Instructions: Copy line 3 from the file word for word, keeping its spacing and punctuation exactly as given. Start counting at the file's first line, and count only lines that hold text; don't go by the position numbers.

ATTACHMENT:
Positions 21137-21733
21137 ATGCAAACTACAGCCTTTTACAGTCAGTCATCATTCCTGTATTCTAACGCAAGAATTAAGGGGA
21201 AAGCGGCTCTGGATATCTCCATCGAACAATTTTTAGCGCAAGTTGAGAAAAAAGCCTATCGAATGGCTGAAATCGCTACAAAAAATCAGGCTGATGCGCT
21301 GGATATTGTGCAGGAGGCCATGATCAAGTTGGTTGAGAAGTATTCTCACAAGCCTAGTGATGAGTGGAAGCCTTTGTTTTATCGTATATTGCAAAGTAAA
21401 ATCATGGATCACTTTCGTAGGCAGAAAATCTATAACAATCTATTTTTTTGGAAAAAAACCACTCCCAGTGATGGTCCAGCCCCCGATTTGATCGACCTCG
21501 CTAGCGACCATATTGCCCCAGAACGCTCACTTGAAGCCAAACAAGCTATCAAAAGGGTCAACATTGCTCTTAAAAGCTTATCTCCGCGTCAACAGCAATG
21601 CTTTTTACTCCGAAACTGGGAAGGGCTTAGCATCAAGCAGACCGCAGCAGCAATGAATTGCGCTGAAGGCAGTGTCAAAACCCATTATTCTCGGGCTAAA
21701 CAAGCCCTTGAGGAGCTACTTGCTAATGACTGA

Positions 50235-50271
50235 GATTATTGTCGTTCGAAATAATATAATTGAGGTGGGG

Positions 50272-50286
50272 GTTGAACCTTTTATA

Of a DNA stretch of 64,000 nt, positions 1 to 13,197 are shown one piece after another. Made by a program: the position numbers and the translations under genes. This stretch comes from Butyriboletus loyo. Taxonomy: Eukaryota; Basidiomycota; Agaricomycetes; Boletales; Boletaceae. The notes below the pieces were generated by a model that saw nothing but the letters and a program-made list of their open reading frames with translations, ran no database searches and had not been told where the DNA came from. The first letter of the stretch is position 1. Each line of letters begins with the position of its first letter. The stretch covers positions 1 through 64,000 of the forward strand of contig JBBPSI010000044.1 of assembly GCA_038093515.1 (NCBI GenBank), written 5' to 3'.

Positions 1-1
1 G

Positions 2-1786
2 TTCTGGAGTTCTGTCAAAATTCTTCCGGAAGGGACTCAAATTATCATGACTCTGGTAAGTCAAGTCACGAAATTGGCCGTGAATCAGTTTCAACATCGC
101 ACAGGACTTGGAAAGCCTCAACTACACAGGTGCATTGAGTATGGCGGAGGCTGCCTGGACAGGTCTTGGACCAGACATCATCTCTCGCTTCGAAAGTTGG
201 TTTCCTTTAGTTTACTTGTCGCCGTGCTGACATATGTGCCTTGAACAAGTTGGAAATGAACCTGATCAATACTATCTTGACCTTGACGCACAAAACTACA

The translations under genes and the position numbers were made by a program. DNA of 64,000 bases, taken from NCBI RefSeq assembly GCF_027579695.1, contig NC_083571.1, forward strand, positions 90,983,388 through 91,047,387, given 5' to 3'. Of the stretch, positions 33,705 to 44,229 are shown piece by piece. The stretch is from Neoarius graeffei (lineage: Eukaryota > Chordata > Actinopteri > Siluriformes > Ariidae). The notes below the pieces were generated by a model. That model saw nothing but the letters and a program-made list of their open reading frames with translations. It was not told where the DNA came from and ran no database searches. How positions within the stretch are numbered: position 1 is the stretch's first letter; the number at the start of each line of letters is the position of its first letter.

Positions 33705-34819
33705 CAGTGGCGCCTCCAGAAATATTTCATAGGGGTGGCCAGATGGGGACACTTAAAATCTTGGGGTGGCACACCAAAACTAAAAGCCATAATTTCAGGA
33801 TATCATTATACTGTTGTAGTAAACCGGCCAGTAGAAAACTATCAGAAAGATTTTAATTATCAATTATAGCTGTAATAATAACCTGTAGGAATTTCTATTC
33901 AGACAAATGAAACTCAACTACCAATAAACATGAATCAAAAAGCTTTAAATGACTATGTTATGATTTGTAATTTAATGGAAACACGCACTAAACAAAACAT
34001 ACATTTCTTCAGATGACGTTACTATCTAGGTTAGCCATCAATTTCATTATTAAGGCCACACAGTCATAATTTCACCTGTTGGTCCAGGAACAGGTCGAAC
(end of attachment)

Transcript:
21201 AAGCGGCTCTGGATATCTCCATCGAACAATTTTTAGCGCAAGTTGAGAAAAAAGCCTATCGAATGGCTGAAATCGCTACAAAAAATCAGGCTGATGCGCT